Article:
Friday, March 20, 2009

“Please, do not make us suffer any more…” | Human Rights Watch

UN General Assembly's Special Session on Drugs should address the lack of access to pain relief medicines, which leaves tens of millions of people worldwide suffering from severe but treatable pain, a leading rights watch body said on Sunday.

Human Rights Watch (HRW)in a report said that these pain relieving medicines are not available to people despite its low cost and the summit, which is starting from March 11, is an opportunity for all countries to address the the issue.

In its 47-page report, "'Please, Don't Make Us Suffer Anymore: Access to Pain Treatment as a Human Right", HRW said that countries could significantly improve access to pain medications by addressing the causes of their poor availability.

"Severe pain can easily be treated with inexpensive medications, so it is inexcusable that millions of people have to live and die in agony," Diederik Lohman, senior researcher in Human Rights Watch's health and human rights division, said.

"The UN drugs summit provides an opportunity for governments to give real meaning to their commitment to end this unnecessary suffering." he added. Failure to put in place functioning supply and distribution systems, absence of government policies to ensure their availability, insufficient instruction for healthcare workers, excessively strict drug-control regulations; and fear of legal sanctions among healthcare workers has made these drugs inaccessible, the report said.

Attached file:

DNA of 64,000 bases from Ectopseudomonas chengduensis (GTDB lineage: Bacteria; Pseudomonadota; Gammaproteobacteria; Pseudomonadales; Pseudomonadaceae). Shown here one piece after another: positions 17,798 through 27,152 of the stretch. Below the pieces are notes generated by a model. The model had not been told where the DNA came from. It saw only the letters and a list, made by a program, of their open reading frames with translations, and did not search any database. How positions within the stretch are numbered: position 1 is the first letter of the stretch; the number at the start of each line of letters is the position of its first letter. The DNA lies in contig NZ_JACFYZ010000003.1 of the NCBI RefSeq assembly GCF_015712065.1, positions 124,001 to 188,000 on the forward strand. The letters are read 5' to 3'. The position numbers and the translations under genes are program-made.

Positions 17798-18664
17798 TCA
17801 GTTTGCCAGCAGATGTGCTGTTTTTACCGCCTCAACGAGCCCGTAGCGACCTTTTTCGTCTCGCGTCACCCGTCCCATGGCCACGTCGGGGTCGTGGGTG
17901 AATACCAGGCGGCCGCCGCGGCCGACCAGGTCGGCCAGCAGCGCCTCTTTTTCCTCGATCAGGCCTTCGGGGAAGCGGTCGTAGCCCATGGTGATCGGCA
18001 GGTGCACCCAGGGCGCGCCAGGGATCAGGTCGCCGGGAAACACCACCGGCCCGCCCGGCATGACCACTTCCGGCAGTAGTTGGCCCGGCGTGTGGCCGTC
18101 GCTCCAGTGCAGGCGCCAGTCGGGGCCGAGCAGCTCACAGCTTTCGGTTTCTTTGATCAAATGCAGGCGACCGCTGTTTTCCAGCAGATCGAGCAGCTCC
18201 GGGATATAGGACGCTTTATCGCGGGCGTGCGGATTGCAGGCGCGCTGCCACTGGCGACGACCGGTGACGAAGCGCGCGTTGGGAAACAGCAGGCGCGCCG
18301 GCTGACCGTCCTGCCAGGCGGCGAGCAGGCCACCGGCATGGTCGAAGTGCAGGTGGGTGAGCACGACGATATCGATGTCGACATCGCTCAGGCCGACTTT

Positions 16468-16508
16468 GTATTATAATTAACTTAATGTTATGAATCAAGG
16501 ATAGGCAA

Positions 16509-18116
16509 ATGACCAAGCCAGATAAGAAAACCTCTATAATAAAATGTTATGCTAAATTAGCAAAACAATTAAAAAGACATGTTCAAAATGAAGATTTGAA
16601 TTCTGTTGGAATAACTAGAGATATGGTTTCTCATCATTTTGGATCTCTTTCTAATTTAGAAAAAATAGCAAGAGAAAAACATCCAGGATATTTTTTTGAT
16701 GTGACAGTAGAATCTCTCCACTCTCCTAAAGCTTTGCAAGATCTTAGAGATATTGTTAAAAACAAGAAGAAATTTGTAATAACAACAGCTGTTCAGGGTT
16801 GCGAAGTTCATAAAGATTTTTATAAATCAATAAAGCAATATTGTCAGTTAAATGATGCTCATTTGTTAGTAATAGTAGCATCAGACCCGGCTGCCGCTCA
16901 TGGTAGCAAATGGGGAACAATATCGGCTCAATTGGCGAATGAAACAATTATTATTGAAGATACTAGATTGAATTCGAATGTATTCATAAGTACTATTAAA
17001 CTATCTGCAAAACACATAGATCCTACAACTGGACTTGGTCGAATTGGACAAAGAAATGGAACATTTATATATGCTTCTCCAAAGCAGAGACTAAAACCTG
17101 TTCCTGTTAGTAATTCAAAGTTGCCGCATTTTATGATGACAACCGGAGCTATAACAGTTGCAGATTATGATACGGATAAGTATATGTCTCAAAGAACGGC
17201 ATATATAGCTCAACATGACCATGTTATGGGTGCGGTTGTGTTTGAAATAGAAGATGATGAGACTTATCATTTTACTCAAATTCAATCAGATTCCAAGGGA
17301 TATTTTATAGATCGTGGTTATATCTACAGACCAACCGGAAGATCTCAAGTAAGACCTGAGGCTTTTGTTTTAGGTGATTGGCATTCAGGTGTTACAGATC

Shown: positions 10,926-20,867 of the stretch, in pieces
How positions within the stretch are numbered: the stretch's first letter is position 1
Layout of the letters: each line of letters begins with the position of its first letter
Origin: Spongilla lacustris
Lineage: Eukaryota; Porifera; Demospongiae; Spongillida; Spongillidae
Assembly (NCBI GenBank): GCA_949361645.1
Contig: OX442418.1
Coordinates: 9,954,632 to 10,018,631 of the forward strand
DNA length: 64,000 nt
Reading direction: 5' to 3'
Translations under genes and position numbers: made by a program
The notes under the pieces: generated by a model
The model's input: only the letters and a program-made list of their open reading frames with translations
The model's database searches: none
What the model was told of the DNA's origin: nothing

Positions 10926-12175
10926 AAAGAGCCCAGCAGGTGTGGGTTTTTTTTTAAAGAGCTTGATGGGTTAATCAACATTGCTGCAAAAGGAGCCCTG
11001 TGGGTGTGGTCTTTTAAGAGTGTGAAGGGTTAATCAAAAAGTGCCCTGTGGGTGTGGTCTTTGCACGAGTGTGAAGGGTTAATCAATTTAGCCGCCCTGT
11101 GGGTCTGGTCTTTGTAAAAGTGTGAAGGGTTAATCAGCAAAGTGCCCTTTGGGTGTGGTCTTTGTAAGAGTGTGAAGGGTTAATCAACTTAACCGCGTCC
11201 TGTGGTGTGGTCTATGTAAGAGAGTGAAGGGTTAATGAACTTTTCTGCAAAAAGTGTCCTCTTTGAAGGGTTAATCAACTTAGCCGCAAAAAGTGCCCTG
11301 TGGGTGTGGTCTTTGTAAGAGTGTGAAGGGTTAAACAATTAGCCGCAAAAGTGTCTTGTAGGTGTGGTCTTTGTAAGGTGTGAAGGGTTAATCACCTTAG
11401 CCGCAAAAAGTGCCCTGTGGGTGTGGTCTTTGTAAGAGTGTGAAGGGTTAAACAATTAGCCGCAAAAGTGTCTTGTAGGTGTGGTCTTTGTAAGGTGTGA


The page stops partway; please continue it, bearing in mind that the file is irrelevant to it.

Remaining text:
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Thursday, March 19, 2009

Study Finds PSA Test Saves Few Lives -

The PSA blood test, used to screen for prostate cancer, saves few lives and leads to risky and unnecessary treatments for large numbers of men, two large studies have found.

The findings, the first based on rigorous, randomized studies, confirm some longstanding concerns about the wisdom of widespread prostate cancer screening. Although the studies are continuing, results so far are considered significant and the most definitive to date.

The PSA test, which measures a protein released by prostate cells, does what it is supposed to do — indicates a cancer might be present, leading to biopsies to determine if there is a tumor. But it has been difficult to know whether finding prostate cancer early saves lives. Most of the cancers tend to grow very slowly and are never a threat and, with the faster-growing ones, even early diagnosis might be too late.